The recent Hindu-Muslim clashes resulting in arson in the Trilokpuri area of New Delhi have once again opened up discussions on the role of riots in Indian politics.
But for me, they opened up my memory box from the time when I visited a refugee camp a few miles away from New Delhi.
The camp took in survivors of the anti-Muslim riots in the Muzzafarnagar district of Uttar Pradesh in northern India last August.
As I walked past the helpless crowd of women and children on the first floor of the Madrassa-turned-refugee camp, I remember observing a thin old Muslim woman. A man, carrying some packets of cookies, entered the dimly lit room, and the old woman’s eyes lit up in anticipation. Then filled up with tears. She didn’t get the cookies.
Angry, struggling, and helpless over a packet of cookies. This is what the anti-Muslim riots in her village had done to her.
I found out that the people who burned her house and her cattle were people she already knew. They were people she saw on a daily basis – popular and familiar faces in her village, neighbors, and even casual friends of her grandsons.
So, how does acquaintanceship end up creating such hell? How do people find it in themselves to be oppressive and violent towards a group of people because of their religious identity?
I want to point out here that minority oppression isn’t just about anti-minority violence. It is also about how we assert our prejudice in a way that maintains the possibility and feasibility of violence. It is about the subtle ways in which we knowingly or unknowingly manifest our prejudice.
We take in prejudice slowly and silently through socialization. Nobody is born prejudiced against one group. It is socialization which makes us part of the systematic oppression of certain groups of people.
But because we learn prejudice, we can also unlearn it. Liberating our minds is a worthwhile effort and is our own responsibility.
When we as individuals begin to fight oppression in the everyday lives of other people, we add to our collective strength of dissolving the hatred that creates hells such as the Muzzafarnagar communal riots.
Here are a few ways you can fight oppression and practice political consciousness and communal harmony in your everyday life.
1. Introduce Your Friends to Each Other
In 11th grade, my best friend told me that in order to stay “safe” in online chat rooms, she avoided chatting with anybody with a Muslim-sounding name.
I was shocked. How could she say something so blatantly Islamophobic? Was my friend contributing to the growing Islamophobia around the world?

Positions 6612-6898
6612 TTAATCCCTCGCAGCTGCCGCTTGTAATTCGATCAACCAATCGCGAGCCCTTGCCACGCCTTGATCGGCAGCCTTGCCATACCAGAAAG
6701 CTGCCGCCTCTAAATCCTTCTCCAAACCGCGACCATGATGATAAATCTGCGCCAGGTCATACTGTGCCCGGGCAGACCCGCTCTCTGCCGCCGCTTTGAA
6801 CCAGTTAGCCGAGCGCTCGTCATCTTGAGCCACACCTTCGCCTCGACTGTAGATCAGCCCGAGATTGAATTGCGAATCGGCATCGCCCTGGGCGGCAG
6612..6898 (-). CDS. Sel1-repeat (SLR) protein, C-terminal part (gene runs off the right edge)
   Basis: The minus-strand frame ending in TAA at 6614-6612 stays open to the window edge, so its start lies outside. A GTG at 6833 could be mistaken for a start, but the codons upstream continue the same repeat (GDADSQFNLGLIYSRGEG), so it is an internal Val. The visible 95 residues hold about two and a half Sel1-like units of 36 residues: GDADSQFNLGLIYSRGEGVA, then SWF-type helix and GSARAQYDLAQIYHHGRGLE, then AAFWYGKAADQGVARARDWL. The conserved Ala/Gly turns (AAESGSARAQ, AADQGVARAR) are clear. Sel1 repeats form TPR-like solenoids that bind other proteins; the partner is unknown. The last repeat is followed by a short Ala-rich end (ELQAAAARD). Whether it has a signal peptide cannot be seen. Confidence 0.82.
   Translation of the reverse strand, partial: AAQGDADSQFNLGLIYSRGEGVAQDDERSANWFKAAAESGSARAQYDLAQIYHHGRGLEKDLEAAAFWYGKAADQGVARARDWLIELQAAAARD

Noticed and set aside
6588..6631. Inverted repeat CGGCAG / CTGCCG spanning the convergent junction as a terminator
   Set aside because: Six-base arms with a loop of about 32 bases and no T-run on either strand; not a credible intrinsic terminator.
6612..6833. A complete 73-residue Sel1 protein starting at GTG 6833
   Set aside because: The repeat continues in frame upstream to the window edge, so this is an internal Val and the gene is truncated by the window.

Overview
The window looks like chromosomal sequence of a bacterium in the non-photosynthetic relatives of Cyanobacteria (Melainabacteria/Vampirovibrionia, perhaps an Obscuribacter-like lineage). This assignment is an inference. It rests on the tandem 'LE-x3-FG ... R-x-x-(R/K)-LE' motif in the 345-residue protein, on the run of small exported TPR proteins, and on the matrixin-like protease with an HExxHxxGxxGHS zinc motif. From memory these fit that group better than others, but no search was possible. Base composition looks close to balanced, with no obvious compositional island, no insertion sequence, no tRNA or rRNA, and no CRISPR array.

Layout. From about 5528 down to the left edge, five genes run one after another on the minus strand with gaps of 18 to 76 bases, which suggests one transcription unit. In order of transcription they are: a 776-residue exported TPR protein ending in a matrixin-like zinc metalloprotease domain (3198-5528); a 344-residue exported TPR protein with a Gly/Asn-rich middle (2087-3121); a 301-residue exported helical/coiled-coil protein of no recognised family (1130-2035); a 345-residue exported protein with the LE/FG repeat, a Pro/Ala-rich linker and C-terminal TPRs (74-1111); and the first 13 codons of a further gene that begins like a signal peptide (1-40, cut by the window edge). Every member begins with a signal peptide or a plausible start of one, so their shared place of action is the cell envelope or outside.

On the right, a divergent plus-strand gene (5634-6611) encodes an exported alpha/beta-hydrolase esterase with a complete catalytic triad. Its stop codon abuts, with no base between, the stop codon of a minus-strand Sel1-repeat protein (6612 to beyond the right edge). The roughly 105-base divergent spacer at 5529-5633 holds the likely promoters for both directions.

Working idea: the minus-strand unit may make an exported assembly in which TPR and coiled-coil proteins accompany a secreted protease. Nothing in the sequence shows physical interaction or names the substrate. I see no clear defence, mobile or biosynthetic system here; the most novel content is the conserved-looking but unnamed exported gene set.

She must not have known it then, but what seemed like a “safety mechanism” to her mind is actually oppression. It ranges from avoiding talking with Muslims to refusing renting houses to them, from calling a classmate or colleague a terrorist because of their Muslim identity to anti-Muslim violence in areas with Muslim minorities.
Like so many of us, my friend had learned from somebody that following a certain way of thinking was the best way to keep the society and herself “safe.” We take in these messages by observing and learning things about our society, and soon we start to replicate them.
Society labels certain people as the “other,” and once this message becomes part of our belief system, we don’t want to see, hear, or know the “other.”
As is basic human psychosociology, we connect with people by finding out if we’re similar or not. And in the 11th grade, my friend didn’t think she had anything in common with anybody who had a Muslim-sounding name. They were “other.”
A few years later, I introduced her to a very good friend of mine who is a Muslim. I feared she would come with whole lot presumptions. But after sharing a nice lunch and laughing over the same jokes, she told me, “He’s so interesting and funny!”
That was a big shift in her attitude.
Sure, that afternoon may not have undone all forms of prejudice. But humanizing the people from other communities goes a long way in eradicating the idea that they are inherently different, and therefore threatening.
So, throw a lunch or dinner party and invite your friends from all religious and cultural backgrounds. Share the story of how you met them.
You don’t necessarily have to make their religion a part of your dining table conversations, but their interests, talents, and quirks will go a long way in building new friendships among them. You’ll be setting a very good example of communal harmony right in your dining room.
2. Acknowledge Your Privilege
These days, it’s not uncommon in India to hear upper caste Hindus complain about “Muslim appeasement” and about how they are treated as “second class citizens” now that people from the marginalized classes get reservations in government educational institutions as part of affirmative action.
These complaints are not only factually inaccurate, but they’re also extremely insensitive towards those who actually are discriminated against.
In India religious minorities (and especially Muslims) face severe security issues. The domination of “Hindutva” in public discourses in India has subtle anti-minority, especially anti-Muslim, undertones to it. The attempt at “saffronization” of Indian society, simply put, is an attempt to define India as a Hindu nation, thus blatantly omitting the diverse cultures and communities.
To understand oppression in other people’s lives, it is important to recognize ways in which we aren’t oppressed—something the upper caste Hindus have failed to do. Even as a non-religious person, I know that I am privileged because others see me as part of the Hindu majority in the country where I live.
Being seen by others to be part of certain groups “protects” us in ways that we often fail to recognize. Our religious identity plays a terribly crucial role in whether or not we will be held under suspicion in case of a terrorist attack, for example.